Roxanne

October 2018

A woman stands at a gas pump outside Circle K, fueling her black hatchback. I am drawn to her pink zip-up jacket, a bright fashion statement against the dreariness of overcast sky. I finish pumping my own car and walk over. We greet each other and I get a better look at her: she is older, maybe late 50s, early 60s, with straight brown hair that brushes the lapels of her hoodie, and glasses that rest atop her nose. There is a roughness to her face: her skin is wrinkled, with sharp creases contouring her neck and cheeks, and her frame is slim, but lacking the fragility one might suspect of an older woman – she has dealt with her fair share of life’s misgivings, and persevered.

She tells me she’s from Bishop’s Falls and is visiting St John’s with her husband. “He’s in the store,” she says. Her brother-in-law is getting married tomorrow, so she drove out a day early. I ask if she’s excited for the wedding. There is a grimace, and a hand is run through her hair. I ask with a laugh if that’s a no. “No!” she says, “I just wish there was better weather.”

Let’s Get Out of Here 2
Greg Bennett
Oil on panel
2015

I ask about her job. She’s a Customer Service Associate, or CSA, at Circle K. I glance up at the giant red ‘K’ behind her. “Like this one?” I point. She nods, “But in Bishop’s Falls.” She tells me it is a great place to meet people, especially from different countries. Just recently, she’d met some customers from Australia and Britain. “You can tell by the accents.” But the job has its downsides. “Like what?” I ask. “Everything else.” Working in senior sales and acting as assistant manager, she has to deal with vendor and customer issues, excessive garbage, and spilled gas. Management is required to clean-up bio-spills, and she tells me about the time one guy defecated in the urinal of her brand new store. “It’s not that I don’t like it,” she says with a flip of her wrist, but she leaves the thought hanging.

I prompt her about the economy, and she asserts that it’s a rat race: inflation and no time for family because, “Hey, ya gotta work.” And she loves her family. Lives only with her husband right now – “No time for a pet! Always working!” – but she has one son in St John’s and another in Grand Falls who has given her three grandkids.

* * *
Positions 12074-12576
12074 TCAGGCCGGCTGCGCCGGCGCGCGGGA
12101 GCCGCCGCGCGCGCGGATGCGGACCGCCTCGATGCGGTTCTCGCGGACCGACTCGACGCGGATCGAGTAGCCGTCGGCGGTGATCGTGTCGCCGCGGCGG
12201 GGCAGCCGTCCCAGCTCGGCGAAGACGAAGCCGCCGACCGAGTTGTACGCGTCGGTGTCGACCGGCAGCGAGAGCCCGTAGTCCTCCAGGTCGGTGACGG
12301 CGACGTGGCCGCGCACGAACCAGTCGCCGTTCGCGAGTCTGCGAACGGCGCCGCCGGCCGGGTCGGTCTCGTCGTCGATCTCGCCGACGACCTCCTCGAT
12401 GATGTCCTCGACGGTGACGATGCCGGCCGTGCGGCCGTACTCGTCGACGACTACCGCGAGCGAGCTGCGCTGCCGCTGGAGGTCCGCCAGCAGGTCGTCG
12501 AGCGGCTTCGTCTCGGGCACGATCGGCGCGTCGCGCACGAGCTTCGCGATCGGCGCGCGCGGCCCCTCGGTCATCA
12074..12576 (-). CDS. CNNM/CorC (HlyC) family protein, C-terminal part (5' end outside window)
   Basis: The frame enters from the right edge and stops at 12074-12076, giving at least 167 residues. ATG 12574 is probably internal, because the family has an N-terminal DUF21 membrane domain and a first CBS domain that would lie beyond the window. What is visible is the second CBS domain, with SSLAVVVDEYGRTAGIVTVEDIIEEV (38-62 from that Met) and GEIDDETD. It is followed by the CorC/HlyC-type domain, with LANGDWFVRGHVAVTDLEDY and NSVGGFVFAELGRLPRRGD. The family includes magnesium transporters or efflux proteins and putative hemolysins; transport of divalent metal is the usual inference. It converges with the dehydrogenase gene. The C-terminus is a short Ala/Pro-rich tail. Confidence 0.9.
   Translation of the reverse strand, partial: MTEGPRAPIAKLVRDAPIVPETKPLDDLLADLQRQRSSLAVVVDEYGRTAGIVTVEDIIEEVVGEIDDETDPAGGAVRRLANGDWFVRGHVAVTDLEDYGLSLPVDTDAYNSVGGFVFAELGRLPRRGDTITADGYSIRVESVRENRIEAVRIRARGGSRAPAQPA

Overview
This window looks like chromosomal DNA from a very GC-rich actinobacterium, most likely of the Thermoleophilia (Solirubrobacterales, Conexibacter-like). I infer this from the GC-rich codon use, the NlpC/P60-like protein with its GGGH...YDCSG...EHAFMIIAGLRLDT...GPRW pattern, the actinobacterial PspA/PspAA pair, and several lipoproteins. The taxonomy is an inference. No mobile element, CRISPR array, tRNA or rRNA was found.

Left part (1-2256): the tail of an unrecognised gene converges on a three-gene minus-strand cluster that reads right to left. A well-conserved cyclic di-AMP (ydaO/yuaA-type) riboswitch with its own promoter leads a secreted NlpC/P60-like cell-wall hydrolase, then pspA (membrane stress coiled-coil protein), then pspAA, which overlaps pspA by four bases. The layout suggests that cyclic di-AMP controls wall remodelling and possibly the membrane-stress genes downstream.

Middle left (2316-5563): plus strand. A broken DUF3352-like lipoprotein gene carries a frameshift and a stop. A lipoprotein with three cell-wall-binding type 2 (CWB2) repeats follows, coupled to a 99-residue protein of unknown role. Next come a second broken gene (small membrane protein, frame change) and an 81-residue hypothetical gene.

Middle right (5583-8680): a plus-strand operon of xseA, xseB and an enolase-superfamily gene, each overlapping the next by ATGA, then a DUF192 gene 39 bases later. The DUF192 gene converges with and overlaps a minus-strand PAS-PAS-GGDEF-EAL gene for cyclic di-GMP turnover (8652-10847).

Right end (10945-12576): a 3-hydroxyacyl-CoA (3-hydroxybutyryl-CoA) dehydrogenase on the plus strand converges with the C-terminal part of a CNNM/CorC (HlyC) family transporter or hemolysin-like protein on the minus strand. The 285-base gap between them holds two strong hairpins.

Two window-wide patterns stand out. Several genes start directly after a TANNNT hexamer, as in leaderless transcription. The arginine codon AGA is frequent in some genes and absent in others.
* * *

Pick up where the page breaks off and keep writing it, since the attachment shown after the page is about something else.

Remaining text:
Her take on politics in Newfoundland? She says there’s no time for it and no reason to get involved. “Never no one good to vote for, right?”

I inquire about her spare time. “I visit my grandkids and my family. And I read.” She loves science-fiction and crime novels, but her most beloved are fantasy. RA Salvatore and Kelley Armstrong: Icewind Dale and Women of the Otherworld, respectively. I ask if there’s a reason why those two. She doesn’t give one. I don’t say it, but I wonder if, in this landscape of soiling economies and frozen politics, she reads to escape the harsh realities life offers to hard workers who have little time for much else. Families move to find work, escaping to larger urban centres away from the rural suburbia of long-time islanders, much as her kids left Bishop’s Falls behind.

I ask if she’s going to do any shopping while she’s here. “No shopping. No money,” she says. There is no defeat or regret in her voice; there is an understanding of family over material goods.

She finished pumping gas some time ago, fuel nozzle locked in its spot and paper receipt billowing in the breeze. Her husband walks up behind her and says they have to go.

As we say our goodbyes and I leave them to their wedding, I wonder how many others like her – who love their families, who love literature, who would like to make time for a pet, and attend weddings, and go shopping – how many are encountered and ignored or forgotten each day?

As they drive away, I notice stains of oil on the ground, and realize that someone who works here will have to clean them up.

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